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Did I give Russ Abbot Covid?

For the past few weeks there’s been a 7 p.m. curfew in Barbados as part of what the government calls a ‘national pause’ (lockdown, essentially). I’m actually grateful because it’s been manic lately. The excitement started with the visit of Captain Sir Tom Moore in December. I was commissioned by a golfing group called the

The King of Christmas: A short story by Owen Matthews

The Christmas King steps slowly from his house and sniffs the evening’s chill. His tread is dainty, for all his heft, and his handsome head swings proudly as he surveys a kingdom of carrot tops and mud. He smells woodsmoke, the sows’ reek, the night’s damp rising from the river. From the kitchen door he

The economic case for smart meters

Britain’s smart meter rollout is the biggest change to our country’s energy infrastructure in a generation. This vital upgrade to an outdated, analogue system is creating a decentralised and decarbonised energy network which can help Britain meet its climate change targets, whilst also ensuring customers receive reliable, sustainable and cost-effective energy now and in the

Why we need a smart energy system

The UK has committed to becoming carbon neutral by 2050. But to achieve our ambitious climate targets, we need to change our energy system radically. We need a smarter and more flexible system to supply more renewable, efficient and low-carbon energy to households, and help us all to manage our valuable natural resources more efficiently.

Britain’s smart energy upgrade

Britain is in the middle of the biggest upgrade to its energy infrastructure in a generation. Millions of households have already made the move to smart meters — enjoying a better understanding of their energy usage and using that knowledge to change habits, save money and cut their carbon footprint. While householders enjoy the personal

The star dreamer

‘Wake up, boy! Wake up…’ My father was shaking me and I was confused because it seemed that I had only just gone to sleep. ‘Get dressed. Hurry.’ The lamps were not lit and the house was silent. Outside, the night sky glittered with stars and silken moonlight shone across the sand. My father was

Jeeves and the Midnight Mess

‘Christmas Eve in Mayfair, Jeeves! There’s nothing in heaven to top it. Even with the terror of eleventh-hour shopping for the gang Travers.’ ‘Indeed, sir.’ ‘But we can’t pitch up at Brinkley Court tomorrow bereft of g., f., and the other one.’ ‘Myrrh, sir? No, sir.’ ‘I fear I’m both a little later and much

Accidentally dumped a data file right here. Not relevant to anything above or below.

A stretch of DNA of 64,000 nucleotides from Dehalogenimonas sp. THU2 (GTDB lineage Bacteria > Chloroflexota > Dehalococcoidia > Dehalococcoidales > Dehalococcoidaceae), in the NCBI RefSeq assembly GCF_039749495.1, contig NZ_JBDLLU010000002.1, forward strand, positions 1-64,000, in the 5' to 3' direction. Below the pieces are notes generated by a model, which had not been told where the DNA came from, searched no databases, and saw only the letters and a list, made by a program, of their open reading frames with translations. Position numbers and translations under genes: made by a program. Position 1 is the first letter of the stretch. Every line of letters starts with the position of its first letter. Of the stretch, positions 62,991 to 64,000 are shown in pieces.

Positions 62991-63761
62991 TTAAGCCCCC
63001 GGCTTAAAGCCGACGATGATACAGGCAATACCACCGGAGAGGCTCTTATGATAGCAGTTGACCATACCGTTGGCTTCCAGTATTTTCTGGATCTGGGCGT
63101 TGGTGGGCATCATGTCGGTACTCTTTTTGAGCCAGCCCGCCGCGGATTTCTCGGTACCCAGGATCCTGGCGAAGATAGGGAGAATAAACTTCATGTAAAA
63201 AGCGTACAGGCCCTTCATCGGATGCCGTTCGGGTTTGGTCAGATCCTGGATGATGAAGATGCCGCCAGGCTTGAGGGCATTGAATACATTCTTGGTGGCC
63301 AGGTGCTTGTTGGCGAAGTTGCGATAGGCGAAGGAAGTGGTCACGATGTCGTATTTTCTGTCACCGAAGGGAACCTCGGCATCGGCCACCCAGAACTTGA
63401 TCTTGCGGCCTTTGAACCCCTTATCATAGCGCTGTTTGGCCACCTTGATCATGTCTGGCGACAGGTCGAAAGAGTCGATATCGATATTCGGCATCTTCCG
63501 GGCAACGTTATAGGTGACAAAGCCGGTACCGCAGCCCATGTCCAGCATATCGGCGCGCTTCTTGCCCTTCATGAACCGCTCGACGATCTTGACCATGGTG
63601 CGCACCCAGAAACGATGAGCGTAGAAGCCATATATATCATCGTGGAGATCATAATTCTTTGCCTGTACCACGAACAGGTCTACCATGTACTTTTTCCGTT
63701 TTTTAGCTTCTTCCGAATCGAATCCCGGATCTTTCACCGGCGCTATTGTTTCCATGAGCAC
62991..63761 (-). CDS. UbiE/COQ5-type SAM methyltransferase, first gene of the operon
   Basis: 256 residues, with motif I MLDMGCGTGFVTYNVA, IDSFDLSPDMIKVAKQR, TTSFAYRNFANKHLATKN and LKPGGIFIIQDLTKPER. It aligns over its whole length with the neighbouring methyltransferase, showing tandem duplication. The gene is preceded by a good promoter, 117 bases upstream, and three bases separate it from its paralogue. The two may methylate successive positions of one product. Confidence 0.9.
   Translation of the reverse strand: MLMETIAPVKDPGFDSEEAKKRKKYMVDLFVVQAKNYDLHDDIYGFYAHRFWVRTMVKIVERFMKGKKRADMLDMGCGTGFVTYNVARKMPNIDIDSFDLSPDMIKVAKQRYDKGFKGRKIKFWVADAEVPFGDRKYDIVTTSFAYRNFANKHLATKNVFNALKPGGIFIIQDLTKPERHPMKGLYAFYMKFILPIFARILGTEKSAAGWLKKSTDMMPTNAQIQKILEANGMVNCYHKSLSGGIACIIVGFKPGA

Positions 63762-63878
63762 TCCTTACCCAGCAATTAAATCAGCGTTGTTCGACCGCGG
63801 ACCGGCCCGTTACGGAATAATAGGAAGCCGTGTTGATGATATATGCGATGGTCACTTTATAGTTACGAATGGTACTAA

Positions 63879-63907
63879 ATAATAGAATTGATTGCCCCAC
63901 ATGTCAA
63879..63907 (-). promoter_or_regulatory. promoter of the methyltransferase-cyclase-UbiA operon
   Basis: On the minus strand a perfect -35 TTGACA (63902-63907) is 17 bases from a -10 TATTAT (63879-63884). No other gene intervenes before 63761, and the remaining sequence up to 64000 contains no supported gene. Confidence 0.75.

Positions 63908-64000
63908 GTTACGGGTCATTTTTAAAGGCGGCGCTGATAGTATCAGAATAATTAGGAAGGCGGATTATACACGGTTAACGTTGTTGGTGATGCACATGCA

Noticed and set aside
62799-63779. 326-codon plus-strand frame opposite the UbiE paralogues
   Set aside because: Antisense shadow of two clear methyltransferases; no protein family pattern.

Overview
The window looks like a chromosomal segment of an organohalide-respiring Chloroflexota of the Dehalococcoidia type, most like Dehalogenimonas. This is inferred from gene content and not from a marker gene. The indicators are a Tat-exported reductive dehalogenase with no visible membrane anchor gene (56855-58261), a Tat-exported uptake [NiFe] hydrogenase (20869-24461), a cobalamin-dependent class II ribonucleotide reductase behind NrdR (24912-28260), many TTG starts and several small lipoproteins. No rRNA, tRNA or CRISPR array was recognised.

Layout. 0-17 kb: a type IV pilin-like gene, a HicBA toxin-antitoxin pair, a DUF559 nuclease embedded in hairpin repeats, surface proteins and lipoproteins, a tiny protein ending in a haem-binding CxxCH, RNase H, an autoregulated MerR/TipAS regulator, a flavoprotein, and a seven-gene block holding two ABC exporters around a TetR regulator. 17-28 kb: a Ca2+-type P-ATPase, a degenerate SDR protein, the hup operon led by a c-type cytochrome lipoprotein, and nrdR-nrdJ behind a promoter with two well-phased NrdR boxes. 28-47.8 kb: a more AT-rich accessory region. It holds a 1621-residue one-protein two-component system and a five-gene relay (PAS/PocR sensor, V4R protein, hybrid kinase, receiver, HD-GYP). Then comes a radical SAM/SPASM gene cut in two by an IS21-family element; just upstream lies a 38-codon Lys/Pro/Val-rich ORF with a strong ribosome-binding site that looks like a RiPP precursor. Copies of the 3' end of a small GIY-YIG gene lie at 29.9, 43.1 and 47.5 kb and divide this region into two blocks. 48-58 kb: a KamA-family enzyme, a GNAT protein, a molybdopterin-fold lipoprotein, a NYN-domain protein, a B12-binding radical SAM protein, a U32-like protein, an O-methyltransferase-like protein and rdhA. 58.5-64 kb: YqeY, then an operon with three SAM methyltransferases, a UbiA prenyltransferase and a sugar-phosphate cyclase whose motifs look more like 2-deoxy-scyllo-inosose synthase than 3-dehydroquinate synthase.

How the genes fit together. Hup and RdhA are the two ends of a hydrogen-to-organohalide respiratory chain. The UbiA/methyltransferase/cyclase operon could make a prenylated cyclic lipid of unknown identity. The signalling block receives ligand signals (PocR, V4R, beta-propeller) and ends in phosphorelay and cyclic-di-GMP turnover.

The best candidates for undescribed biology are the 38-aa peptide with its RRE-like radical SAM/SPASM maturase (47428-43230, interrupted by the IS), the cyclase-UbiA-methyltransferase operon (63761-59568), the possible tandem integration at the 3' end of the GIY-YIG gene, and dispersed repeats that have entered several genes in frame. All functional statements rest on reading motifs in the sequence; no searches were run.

Review: Mr Oscar Wilde’s poems

190 years of The Spectator   13 August 1881 The reading of this book fills us with alarm. It is evidently the work of a clever man, as well as of an educated man, but it is not only a book containing poems which ought never to have been conceived, still less published, but it

The duty of England and the American crisis

190 years of The Spectator   1 June 1861 The time has arrived when the national will on the American quarrel ought to be expressed. A party, numerous in Parliament and powerful in the press, is beginning to intrigue for the recognition of the South. They are aided by the fears of the cotton dealers,

The country gentleman and the Corn Laws

190 years of The Spectator   14 January 1843   The country gentlemen of England never committed a greater blunder than when they passed the Corn Law of 1815. If they would but allow themselves to examine dispassionately their own objects, they could scarcely fail to discover this, and also the necessity of retreating as

To our non-political readers

190 years of The Spectator   21 May 1831   Lucretius tells us, in some famous lines, that it is a pleasant thing to watch the sea in a tempest, from the shore: it is a far more gratifying employment to be throwing out Manby’s lifesaving apparatus, and saving the sinking mariners from the wreck.

Sweeping the streets

190 years of The Spectator   6 September 1957 There are two ways of looking at sexual immorality. One is to regard all illicit intercourse as a crime; the other is to regard it as a sin but not as something which concerns the State unless it has obvious anti-social consequences. The first has been

Out – and into the World

190 years of The Spectator   4 June 1975   At no time during the campaign have the opponents of our membership of the EEC been remotely as unbalanced, as hysterical or as deliberately personally insulting as those in the opposite camp. Naturally, as in any vigorously fought campaign, there have been some fibs and

The new club of rich young men

190 years of The Spectator   15 March 1986   It is difficult to estimate the number of young investment bankers, stockbrokers and commodity brokers earning £100,000 a year. Perhaps there are only a couple of thousand, but they are so mobile and noisy that they give the impression of being far more numerous. Most

The awful rise of ‘virtue signalling’

190 years of The Spectator   18 April 2015 Go to a branch of Whole Foods, the American-owned grocery shop, and you will see huge posters advertising Whole Foods, of course, but — more precisely — advertising how virtuous Whole Foods is: ‘We are part of a growing consciousness that is bigger than food —